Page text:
We've been watching the Farsi blogosphere in the lead up to this very exciting Iranian election.  Iran's blogosphere, always one of the most interesting and dynamic in the world, has been buzzing with political activity, and a number of new blogs have come online to support the candidates.  The Berkman Center's Internet and Democracy blog has a post with some maps showing who is linking to campaign sites for the two top contenders, Mahmood Ahmadinejad and Mir-Hussein Mousavi.  The main contrast is between the concentration of Ahmadinejad's supporters within the "conservative politics" region, and the wide spread of links to Mousavi across the map, including within groups of bloggers who normally shy away from politics.  This probably bodes well for Mousavi, if it indicates he has energized voters outside the politicized Reformist base.

A similar pattern of reaching beyond the politicized blogs was clear before last year's American election, when non-political American blogs were linking to pro-Obama videos.  The efforts of the Iranian candidates to learn from the Obama campaign have been widely reported (see Four Obama Copycats Aim to Get Iran's Presidential Crown and Inspired by Obama, Iran's Presidential Candidates Go Online to Campaign).

Something else very striking is how many bloggers are talking about President Obama.  The Map below shows bloggers who have mentioned "Obama" in the last month.  It is not only Reformist or secular bloggers who are talking about the US president, but a swath of conservative and religious bloggers as well.  In fact the only Iranian bloggers not talking about him appear to be the poets, who are usually focused on verses about love and loss anyway.

Obama_90b

May 07, 2009

Looking Beyond Numbers - The Curious Case of Representative Barton

In the early years of mass Internet use, clients used to ask vendors how many hits their web page got. The inside joke among web developers was that hits actually stood for "how idiots track success" (Note to my old clients: I am referring to other vendors - I would never think that about you). 

With the rapid growth of social media and organizations' content (i.e. - YouTube videos, Facebook pages, Twitter feeds, etc.) no longer residing solely on their own sites, it would be easy, it seems, to measure success by looking at nothing more then volume (hits, views, followers, friends, subscribers, etc.).

What's wrong with looking only at volume for your own or others' online success?  Let's look at the curious case of Representative Joe Barton's (R- TX) recent "success" with YouTube.

Representative Barton is one of many members of Congress who now post videos on YouTube.  Until two weeks ago, just a few hundred people each viewed each of Barton's videos with one video having just fewer than 2,000 views.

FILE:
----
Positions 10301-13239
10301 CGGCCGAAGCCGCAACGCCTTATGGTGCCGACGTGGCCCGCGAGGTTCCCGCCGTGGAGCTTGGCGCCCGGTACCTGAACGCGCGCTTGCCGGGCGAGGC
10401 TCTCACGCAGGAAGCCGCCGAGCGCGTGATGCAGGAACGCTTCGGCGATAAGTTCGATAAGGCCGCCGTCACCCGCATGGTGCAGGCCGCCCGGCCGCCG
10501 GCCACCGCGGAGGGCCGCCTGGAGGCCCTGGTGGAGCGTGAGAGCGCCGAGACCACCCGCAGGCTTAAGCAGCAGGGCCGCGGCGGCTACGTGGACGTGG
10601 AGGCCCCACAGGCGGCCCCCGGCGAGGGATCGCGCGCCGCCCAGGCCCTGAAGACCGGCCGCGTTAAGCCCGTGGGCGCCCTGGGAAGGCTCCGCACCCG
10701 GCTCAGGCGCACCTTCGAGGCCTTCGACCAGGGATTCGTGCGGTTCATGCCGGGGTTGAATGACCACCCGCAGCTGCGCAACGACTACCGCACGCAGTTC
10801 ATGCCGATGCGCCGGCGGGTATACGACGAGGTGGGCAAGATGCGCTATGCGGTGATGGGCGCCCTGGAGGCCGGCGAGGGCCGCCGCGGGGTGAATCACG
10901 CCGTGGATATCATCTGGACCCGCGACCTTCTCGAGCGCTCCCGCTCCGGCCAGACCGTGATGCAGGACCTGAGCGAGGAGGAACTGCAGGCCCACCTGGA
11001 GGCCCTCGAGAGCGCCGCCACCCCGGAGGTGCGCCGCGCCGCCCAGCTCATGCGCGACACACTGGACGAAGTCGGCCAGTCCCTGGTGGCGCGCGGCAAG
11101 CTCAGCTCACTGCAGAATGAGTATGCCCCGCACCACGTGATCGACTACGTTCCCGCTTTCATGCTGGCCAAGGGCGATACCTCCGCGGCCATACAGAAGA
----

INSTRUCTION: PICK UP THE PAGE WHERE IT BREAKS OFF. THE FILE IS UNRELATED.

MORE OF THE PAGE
Then on April 22, he posted the video "Energy Secretary puzzled by simple question" which has since had 185,792 views



Success?  It all depends on how you measure it. 

By posting the video, Barton is attempting to ridicule the scientific knowledge of Energy Secretary Steven Chu.

While there is no way to know the political views and/or opinions of the thousands of people who watched the video, we can make some important assumptions by analyzing the way that different groups of bloggers promoted it to their audiences.

By looking at the data in Morningside's Political Video Barometer, we found the video is being linked to more often in clusters of liberal blogs (33 posts in last 14 days) and non-political blogs (31 posts) then conservative blogs (1 post)  -- ostensibly, Barton's target audience.   As the actual posts in the liberal blogs (see TPM or Huffington Post) are clearly disparaging towards Rep. Barton's views, it is hard to imagine that he and his staff would consider this a success.

While all press might be good press, all social media exposure is not good social media exposure.

February 04, 2009

Expanding the Base

As reported on TechPresident, yesterday’s Fem 2.0 conference included a presentation on mapping the Feminist Blogosphere along with a discussion that touched on “how to reach out and get more traction on issues on other sites not necessarily considered ‘feminist’ by their statistics.”

It’s great to see online activists moving beyond mobilizing the base to focus on expanding it.

The conference reminded us that exploring the relationships between bloggers provides ample data to expand the reach of, and better target, issue activism.

The Morningside Analytics map below, created for Green Media Toolshed, captures bloggers discussing issues related to women's health and the environment (yes, we can target networks around specific issue).  As this example demonstrates, bloggers who cluster around feminism are not just embedded within the progressive/liberal blogosphere, but also share strong links with other important groups such as parent bloggers, of which there are different types.  They all care about the relevant issues, but will respond to very different language and message frames.  It's important to know who is who!